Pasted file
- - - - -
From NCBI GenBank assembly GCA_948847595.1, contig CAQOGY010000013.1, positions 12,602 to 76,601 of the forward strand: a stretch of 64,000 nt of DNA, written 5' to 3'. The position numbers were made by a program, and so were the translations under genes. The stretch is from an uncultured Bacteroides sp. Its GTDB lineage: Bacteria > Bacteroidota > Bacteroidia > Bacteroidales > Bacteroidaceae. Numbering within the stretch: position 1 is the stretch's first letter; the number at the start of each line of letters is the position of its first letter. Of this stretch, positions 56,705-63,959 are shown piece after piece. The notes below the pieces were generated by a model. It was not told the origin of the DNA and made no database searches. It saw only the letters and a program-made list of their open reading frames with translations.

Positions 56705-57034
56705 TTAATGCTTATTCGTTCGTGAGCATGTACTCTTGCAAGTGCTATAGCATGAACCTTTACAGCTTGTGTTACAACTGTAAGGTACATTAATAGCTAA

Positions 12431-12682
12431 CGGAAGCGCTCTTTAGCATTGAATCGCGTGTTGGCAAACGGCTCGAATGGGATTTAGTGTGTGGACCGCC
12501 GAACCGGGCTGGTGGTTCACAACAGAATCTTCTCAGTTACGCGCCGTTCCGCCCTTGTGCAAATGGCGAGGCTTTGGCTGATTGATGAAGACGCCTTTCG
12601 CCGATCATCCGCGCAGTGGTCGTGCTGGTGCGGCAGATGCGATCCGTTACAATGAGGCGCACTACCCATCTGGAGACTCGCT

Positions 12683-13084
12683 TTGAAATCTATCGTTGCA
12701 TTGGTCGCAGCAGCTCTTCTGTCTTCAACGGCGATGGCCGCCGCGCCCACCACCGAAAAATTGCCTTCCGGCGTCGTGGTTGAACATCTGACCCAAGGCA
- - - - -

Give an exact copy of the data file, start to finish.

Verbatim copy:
From NCBI GenBank assembly GCA_948847595.1, contig CAQOGY010000013.1, positions 12,602 to 76,601 of the forward strand: a stretch of 64,000 nt of DNA, written 5' to 3'. The position numbers were made by a program, and so were the translations under genes. The stretch is from an uncultured Bacteroides sp. Its GTDB lineage: Bacteria > Bacteroidota > Bacteroidia > Bacteroidales > Bacteroidaceae. Numbering within the stretch: position 1 is the stretch's first letter; the number at the start of each line of letters is the position of its first letter. Of this stretch, positions 56,705-63,959 are shown piece after piece. The notes below the pieces were generated by a model. It was not told the origin of the DNA and made no database searches. It saw only the letters and a program-made list of their open reading frames with translations.

Positions 56705-57034
56705 TTAATGCTTATTCGTTCGTGAGCATGTACTCTTGCAAGTGCTATAGCATGAACCTTTACAGCTTGTGTTACAACTGTAAGGTACATTAATAGCTAA

Positions 12431-12682
12431 CGGAAGCGCTCTTTAGCATTGAATCGCGTGTTGGCAAACGGCTCGAATGGGATTTAGTGTGTGGACCGCC
12501 GAACCGGGCTGGTGGTTCACAACAGAATCTTCTCAGTTACGCGCCGTTCCGCCCTTGTGCAAATGGCGAGGCTTTGGCTGATTGATGAAGACGCCTTTCG
12601 CCGATCATCCGCGCAGTGGTCGTGCTGGTGCGGCAGATGCGATCCGTTACAATGAGGCGCACTACCCATCTGGAGACTCGCT

Positions 12683-13084
12683 TTGAAATCTATCGTTGCA
12701 TTGGTCGCAGCAGCTCTTCTGTCTTCAACGGCGATGGCCGCCGCGCCCACCACCGAAAAATTGCCTTCCGGCGTCGTGGTTGAACATCTGACCCAAGGCA